At the beginning of 2020, the Sarajevo-based publishing house El-Kalem, released a biography of Derviš M. Korkut, a Bosniak hero, to whom Yad Vashem posthumously awarded Righteous among the Nations on December 14, 1994.

Winston Churchill's words, with which the author begins the biography—that the Balkans produce more history than they can handle—best describe the difficult times in which Korkut lived. For Korkut and his fellow Bosnians, these difficult times lasted from the beginning of the 20th century to its very end.

The book is based on exhaustive archival research and reconstructs Korkut’s life very precisely, while the concise overview of the historical circumstances of the 20th century in the Balkans, and in Bosnia and Herzegovina, allows a better understanding of his actions.

His defense of his Jewish neighbors began early when the Minister of Interior of the newly established Kingdom of Serbs, Croats, and Slovenes, Milorad Drašković, initiated a procedure for the disenfranchisement of Yugoslav Jews. Korkut took part in the campaign against Drašković’s policies, publicly condemned such a policy, and gave a speech in the town of Derventa, in favor of the Jews

When, at the beginning of 1942, Nazi General Johann Hans Fortner came to the National Museum, demanding the handover of the Haggadah—a 15th-century Jewish manuscript brought to Bosnia and Herzegovina by Sephardic Jews who settled in Sarajevo, then part of the Ottoman Empire—Korkut managed to save the Haggadah, risking his own life in doing so (p. 40). Shortly after rescuing the Haggadah, a friend asked Korkut to help a Jewish girl, Donkica Papo (later Mira Baković), whose parents had already been sent to an Ustasha camp. After spending several months hiding in Korkut’s house, he managed to obtain forged documents for her and save her. In 1994, while Bosnia and Herzegovina was ravaged once again by the war, Mira Baković wrote to Yad Vashem, explaining how Derviš and his wife Servet Korkut had saved both her life and the Haggadah. Yad Vashem posthumously awarded him “Righteous Among the Nations” on December 14, 1994 at the Israeli Embassy in Paris (p. 63).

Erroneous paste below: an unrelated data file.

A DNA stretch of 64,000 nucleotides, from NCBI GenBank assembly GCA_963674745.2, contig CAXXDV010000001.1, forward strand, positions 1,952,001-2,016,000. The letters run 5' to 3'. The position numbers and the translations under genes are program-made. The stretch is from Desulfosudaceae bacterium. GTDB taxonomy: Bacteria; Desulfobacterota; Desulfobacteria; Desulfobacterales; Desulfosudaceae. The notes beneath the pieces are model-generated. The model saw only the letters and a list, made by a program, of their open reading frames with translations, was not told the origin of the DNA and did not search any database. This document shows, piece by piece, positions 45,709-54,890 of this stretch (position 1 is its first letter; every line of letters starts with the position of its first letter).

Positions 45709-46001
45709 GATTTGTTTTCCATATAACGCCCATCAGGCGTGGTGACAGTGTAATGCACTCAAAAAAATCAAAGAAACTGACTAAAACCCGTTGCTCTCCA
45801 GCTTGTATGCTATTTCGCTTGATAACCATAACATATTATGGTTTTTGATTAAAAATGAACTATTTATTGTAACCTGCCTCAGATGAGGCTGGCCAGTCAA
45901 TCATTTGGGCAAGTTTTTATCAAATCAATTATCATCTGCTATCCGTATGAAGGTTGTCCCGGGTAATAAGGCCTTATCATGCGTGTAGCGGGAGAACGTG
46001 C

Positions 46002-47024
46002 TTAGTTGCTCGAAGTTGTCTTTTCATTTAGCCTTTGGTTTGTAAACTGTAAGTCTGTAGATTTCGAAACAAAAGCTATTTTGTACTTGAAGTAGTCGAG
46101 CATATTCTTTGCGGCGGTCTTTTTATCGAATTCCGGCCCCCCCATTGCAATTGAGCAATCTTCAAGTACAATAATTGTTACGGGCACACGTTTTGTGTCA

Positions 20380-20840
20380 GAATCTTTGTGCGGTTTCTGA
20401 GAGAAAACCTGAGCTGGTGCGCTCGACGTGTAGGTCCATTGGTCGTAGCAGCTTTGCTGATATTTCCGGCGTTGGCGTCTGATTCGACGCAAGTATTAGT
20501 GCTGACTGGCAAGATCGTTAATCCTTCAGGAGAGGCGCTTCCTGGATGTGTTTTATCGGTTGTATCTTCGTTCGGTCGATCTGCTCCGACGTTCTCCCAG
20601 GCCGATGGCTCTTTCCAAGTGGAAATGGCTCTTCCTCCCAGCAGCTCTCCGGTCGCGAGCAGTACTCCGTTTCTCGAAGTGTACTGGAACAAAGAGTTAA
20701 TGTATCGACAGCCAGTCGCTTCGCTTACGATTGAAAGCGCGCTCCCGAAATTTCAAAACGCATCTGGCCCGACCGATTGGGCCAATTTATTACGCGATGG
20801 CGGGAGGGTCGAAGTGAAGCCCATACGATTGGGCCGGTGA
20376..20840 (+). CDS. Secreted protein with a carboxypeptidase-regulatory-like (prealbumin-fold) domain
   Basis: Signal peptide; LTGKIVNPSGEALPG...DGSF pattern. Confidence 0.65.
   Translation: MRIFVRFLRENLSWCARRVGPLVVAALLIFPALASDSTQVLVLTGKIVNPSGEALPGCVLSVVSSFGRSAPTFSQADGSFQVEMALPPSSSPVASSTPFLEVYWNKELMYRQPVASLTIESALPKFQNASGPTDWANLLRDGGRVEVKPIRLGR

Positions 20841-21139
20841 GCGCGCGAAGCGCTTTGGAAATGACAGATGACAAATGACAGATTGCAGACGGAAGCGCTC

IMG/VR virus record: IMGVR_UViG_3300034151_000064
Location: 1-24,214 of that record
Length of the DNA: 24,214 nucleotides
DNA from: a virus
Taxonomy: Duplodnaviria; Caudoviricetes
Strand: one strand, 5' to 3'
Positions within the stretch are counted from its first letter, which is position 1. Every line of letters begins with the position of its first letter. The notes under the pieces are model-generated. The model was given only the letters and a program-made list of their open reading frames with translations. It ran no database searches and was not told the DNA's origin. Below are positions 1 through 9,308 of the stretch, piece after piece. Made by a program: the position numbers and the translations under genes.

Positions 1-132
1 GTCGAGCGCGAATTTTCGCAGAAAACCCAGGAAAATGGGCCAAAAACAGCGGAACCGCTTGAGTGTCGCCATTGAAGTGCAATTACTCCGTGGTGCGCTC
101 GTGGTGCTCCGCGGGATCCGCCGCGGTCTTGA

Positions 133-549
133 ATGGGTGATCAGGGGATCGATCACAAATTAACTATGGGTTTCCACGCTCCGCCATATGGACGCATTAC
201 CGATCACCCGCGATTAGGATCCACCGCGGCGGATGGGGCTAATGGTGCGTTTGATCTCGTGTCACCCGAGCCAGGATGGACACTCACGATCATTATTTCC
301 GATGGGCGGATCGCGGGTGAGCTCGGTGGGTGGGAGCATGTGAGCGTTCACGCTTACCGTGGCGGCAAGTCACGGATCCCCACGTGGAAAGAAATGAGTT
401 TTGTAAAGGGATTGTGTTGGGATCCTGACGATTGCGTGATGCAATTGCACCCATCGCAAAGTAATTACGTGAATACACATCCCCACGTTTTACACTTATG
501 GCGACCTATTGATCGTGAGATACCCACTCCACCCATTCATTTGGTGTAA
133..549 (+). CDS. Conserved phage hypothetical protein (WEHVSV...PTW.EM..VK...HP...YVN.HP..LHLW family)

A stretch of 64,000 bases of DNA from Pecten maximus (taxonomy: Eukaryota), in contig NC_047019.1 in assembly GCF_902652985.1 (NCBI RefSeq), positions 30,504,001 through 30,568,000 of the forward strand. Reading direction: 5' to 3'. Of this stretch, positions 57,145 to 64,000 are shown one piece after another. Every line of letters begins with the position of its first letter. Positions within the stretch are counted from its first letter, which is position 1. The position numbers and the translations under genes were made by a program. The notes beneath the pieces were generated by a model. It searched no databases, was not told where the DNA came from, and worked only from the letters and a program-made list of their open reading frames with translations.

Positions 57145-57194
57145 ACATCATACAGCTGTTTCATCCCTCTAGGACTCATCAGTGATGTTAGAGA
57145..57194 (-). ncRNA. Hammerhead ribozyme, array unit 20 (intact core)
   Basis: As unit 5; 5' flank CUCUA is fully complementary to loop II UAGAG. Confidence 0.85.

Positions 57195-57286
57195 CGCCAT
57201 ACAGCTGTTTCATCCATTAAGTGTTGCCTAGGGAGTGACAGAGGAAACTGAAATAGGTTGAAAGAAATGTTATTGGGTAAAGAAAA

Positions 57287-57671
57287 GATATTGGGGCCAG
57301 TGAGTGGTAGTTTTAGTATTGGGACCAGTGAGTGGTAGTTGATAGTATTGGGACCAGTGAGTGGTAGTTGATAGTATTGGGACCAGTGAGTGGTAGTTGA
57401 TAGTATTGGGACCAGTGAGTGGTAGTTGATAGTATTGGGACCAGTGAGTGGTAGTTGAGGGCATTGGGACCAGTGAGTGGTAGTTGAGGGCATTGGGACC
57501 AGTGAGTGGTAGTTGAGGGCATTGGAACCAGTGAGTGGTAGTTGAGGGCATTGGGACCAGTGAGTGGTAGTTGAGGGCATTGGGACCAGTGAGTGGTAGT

This poignant, well-written biography shows not only a life of a truly remarkable man, but also how difficult times throughout the 20th century, reflected on the people in Bosnia and Herzegovina and how they tried to respond to them by preserving the unique Bosnian multi-ethnic, multi-confessional, and multicultural community.

The story of Derviš M.Korkut’s life, marked by courage, perseverance, and resistance needs to be given the place in collective memory that it deserves, a task this book achieves. Written in English and thus available to a wider readership, it not only pays tribute to Derviš M. Korkut, but also sheds light on the Sarajevo he sought to preserve at the risk of his life.

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This work is licensed under a Creative Commons Attribution-Noncommercial 4.0 License